Tissue cage preparation and implantation

Rigid polytetrafluoroethylene (teflon) tissue cages (internal and external diameter of 8 and 10 mm respectively, length 25 mm) perforated by around 100 regularly spaced holes (diameter 1 mm) containing two polymethylmethacrylate (PMMA) cover slips per tissue cage, sealed at both ends with a suture (Ethicon, Norderstedt; Germany), were used as a foreign body implant. A cutaneous incision in the left flank was made under anesthesia, and one autoclaved tissue cage was subcutaneously implanted under sterile conditions into each animal.

Induction of chronic infection

Infection was performed by injection of 200 μl of bacterial culture diluted in 0.9% NaCl (saline) (B. Braun, Melsungen; Germany) containing 2 × 107 colony forming units (CFU) of the respective S. aureus strain into the agar of the tissue cage. Control animals received 200 μl saline into their tissue cage.

Induction and evaluation of experimental autoimmune encephalomyelitis

Rats were anesthetized by inhalation anesthesia with isoflurane (Abbott, Wiesbaden; Germany) and injected intradermally at the base of the tail with a total volume of 200 μl inoculum, containing 50 μg recombinant rat MOGIgd (kindly provided by C. Stadelmann, Institute of Neuropathology, Goettingen; Germany) in saline emulsified (1:1) with complete Freund’s adjuvant (CFA; Sigma-Aldrich, St. Louis, MO) containing 200 μg heat-inactivated Mycobacterium tuberculosis (strain H 37 RA; Difco Laboratories, Detroit, MI). Rats were scored for clinical signs of EAE and were weighed daily. This score reflects the amount of spinal cord lesions and does not include visual symptoms or correlate with the severity of optic neuritis ([15,21]. The signs were scored as follows: grade 0, no symptoms; grade 0.5, distal paresis of the tail; grade 1, complete tail paralysis; grade 1.5, paresis of the tail and mild hind limb paresis; grade 2.0, unilateral severe hind limb paresis; grade 2.5, bilateral severe hind limb paresis; grade 3.0, complete bilateral hind limb paralysis; grade 3.5, complete bilateral hind limb paralysis and paresis of one front limb; grade 4, complete paralysis (tetraplegia), moribund state, or death.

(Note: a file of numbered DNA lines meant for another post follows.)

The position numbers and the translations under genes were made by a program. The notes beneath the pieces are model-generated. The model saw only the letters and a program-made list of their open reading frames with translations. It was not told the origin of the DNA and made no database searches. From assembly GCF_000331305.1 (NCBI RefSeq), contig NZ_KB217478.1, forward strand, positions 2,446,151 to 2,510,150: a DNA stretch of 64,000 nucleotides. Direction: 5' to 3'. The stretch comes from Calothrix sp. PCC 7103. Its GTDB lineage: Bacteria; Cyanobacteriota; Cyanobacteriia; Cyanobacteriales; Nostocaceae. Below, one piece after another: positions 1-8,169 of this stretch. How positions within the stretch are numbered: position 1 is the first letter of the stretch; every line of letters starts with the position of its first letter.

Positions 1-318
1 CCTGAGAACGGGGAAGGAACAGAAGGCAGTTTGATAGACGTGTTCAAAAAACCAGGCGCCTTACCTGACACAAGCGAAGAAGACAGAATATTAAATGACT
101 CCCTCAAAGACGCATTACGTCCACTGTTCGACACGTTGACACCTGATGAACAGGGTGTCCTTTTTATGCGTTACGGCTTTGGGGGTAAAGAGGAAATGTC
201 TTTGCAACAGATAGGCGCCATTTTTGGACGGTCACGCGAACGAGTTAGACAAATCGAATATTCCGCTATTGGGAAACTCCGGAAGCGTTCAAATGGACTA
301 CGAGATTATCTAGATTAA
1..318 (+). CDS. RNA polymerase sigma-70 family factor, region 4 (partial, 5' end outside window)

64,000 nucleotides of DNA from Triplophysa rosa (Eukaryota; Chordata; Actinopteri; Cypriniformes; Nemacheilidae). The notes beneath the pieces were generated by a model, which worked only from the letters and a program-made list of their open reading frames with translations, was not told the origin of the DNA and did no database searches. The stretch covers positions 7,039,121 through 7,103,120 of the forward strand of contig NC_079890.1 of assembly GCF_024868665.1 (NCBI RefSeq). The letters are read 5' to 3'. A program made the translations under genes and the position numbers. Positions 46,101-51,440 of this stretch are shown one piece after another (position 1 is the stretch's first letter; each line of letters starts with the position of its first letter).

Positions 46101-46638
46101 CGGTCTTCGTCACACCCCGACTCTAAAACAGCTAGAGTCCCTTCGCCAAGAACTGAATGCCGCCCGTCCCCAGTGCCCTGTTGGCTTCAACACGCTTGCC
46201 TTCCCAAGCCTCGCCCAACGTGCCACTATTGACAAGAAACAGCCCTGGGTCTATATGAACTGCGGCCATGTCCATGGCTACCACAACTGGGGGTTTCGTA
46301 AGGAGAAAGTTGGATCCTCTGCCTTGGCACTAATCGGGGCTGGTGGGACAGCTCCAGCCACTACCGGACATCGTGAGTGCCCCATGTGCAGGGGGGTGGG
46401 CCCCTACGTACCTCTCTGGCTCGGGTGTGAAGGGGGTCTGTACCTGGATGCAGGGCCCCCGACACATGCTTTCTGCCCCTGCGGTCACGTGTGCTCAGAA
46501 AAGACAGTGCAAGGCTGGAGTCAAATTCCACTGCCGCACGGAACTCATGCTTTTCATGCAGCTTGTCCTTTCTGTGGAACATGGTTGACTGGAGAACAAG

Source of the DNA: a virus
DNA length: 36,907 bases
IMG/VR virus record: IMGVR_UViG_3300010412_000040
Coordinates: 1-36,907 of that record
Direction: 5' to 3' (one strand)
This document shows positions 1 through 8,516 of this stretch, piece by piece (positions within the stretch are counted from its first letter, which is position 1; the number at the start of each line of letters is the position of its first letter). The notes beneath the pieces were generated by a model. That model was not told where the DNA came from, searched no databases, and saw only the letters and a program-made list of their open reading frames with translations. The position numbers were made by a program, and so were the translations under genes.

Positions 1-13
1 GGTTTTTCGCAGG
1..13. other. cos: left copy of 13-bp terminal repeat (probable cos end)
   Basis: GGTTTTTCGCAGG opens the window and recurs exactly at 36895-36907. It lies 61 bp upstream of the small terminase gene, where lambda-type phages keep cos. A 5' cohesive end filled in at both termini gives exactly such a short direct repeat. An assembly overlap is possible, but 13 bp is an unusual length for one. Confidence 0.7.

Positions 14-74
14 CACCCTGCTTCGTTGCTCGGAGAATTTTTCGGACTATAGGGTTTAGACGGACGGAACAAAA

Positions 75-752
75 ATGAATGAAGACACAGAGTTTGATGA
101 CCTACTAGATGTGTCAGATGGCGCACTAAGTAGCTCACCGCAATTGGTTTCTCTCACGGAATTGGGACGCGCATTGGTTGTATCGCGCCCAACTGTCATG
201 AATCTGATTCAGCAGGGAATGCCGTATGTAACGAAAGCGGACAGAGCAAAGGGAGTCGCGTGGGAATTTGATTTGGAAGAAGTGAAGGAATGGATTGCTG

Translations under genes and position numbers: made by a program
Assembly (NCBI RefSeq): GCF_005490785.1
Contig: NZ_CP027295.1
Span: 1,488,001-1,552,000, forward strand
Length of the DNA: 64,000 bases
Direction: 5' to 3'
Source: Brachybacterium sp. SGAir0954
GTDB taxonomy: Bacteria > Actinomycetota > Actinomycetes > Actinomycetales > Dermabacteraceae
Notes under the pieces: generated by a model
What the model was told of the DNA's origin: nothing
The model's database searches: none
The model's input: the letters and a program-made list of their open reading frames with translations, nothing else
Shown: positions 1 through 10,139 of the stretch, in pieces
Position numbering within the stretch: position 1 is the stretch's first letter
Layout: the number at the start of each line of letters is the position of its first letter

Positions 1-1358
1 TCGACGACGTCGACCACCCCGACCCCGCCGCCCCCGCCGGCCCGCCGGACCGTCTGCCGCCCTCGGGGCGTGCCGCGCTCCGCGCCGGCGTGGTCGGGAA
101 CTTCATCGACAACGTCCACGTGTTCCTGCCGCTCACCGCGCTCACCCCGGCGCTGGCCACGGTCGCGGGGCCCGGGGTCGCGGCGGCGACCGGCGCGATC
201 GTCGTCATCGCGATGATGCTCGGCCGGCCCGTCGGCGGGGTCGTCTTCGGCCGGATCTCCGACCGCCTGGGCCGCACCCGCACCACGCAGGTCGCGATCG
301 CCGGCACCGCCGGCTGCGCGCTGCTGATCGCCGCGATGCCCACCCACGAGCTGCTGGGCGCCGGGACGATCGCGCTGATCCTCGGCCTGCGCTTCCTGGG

Leukocyte count

To monitor the systemic infection leukocytes were counted in the peripheral blood every second day until day 8 after MOG immunization and then at intervals of 3 days until day 20 pi. Blood samples were taken sublingually after inhalation anesthesia with isoflurane. A total of 10 μl of blood sample was diluted in 190 μl of 4% glacial acetic acid, and leukocyte counting was performed in a Neubauer-haemocytometer (Superior-Marienfeld, Lauda-Königshofen; Germany).

Western blotting